So at the end of October I came across a hackathon that a company called Product Hunt was hosting throughout November. Greg Smith and I have always talked about doing a project together and this seemed like the perfect incentive to get us started on something.
Now at the end of the hackathon, we are very pleased to present… a Soundscape Generator!
We were thinking of photos and what they’re lacking. It’s great to be able to look at pictures of moments and either imagine what it would be like, or remember what it was like to be there, but couldn’t they be a bit more immersive? Well of course! What if you could hear what it was like as well?
Users could simply choose or upload a photo and a list of objects in the image would be created. Then after the press of a button the app could find audio clips appropriate for each of the objects. Finally, playing all those clips together would create a realistic soundscape for the image!
We still needed a few more things though. First of all, how were we going to get the features from the images? Luckily AWS Rekognition was perfect for this. By making one simple call to it we were able to get the features no problem.
Once we had the features the next step was to get the audio clips for them. Was there a sound library out there with an API? You bet there was. After a quick search we found Freesound and it was just what we needed.
With the features returned by Rekognition we could query the Freesound library for clips that had those terms in their names.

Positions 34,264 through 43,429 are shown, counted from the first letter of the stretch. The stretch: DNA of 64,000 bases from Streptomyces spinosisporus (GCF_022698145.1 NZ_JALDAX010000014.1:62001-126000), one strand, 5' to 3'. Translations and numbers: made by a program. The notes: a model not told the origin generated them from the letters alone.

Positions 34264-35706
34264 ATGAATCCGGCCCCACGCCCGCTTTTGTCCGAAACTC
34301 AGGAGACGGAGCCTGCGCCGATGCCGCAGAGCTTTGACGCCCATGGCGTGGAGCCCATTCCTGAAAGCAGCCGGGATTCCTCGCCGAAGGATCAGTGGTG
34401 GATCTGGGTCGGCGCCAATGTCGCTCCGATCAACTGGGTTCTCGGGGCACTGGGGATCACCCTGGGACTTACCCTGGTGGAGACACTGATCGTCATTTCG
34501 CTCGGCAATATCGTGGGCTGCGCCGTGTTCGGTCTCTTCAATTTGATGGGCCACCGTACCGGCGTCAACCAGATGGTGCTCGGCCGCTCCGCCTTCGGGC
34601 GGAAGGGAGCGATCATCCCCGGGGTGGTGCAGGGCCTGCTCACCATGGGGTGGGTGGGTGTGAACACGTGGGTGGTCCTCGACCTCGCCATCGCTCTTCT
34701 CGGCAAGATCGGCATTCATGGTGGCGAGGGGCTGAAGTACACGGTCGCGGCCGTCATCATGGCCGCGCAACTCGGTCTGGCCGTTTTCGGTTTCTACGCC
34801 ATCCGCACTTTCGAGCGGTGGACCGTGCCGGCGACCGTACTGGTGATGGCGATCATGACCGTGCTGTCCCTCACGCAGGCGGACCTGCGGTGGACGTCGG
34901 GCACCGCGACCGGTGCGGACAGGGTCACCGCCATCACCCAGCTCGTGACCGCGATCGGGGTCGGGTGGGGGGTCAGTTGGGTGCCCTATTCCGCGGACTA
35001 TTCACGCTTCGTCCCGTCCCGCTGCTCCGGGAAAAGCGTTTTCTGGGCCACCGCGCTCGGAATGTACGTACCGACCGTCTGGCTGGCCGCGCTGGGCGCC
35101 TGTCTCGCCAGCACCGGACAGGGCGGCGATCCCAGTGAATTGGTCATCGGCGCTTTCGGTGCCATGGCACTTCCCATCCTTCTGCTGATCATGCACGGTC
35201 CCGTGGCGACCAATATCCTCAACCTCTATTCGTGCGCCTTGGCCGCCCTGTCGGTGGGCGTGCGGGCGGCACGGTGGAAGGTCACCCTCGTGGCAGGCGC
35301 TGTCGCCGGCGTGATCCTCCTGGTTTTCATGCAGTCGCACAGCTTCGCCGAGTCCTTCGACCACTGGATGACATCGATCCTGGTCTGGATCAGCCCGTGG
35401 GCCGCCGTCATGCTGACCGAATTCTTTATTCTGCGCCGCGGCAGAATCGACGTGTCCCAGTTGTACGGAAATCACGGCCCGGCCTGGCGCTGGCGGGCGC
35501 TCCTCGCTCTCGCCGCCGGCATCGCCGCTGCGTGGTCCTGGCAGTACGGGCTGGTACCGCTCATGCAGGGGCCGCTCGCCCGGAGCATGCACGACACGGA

After retrieving the audio clips they could then each be streamed from Freesound either one at a time or all together. Don’t like one of the clips? That’s okay just hit the shuffle button and another result will be fetched!
The last goal we had was to add an appropriate amount of effects to match the types of environments where pictures were taken. Google’s Resonance Audio just happened to fall into our laps thanks to a post on Hacker News and boy we’re glad it did! It provides the ability to add reverb, as well as gain control and panning for the audio clips. We do our best to guess the types of room materials in the pictures from the features returned by Rekognition but there is definitely room for improvement here.
Just as we were wrapping this hackathon project up, AWS announced at their re:Invent conference that Rekognition will now be supporting video! This is really exciting for us because we can very soon add that support to our app as well. With this option we have considered that video producers could even use our app to quickly create a soundscape to drop into a scene they’re working on.
At the moment, users only have the ability to hop on the app and listen back to the results while they’re there. We would love for people to export their creations and share them on social media as well.
So that’s our Soundscape Generator. It was a blast working on it and thanks to Product Hunt for the extra incentive as well as the helpful resources. You can check out the app here and our GitHub repo is over here. If you have any comments or questions about it please feel free to reach out :)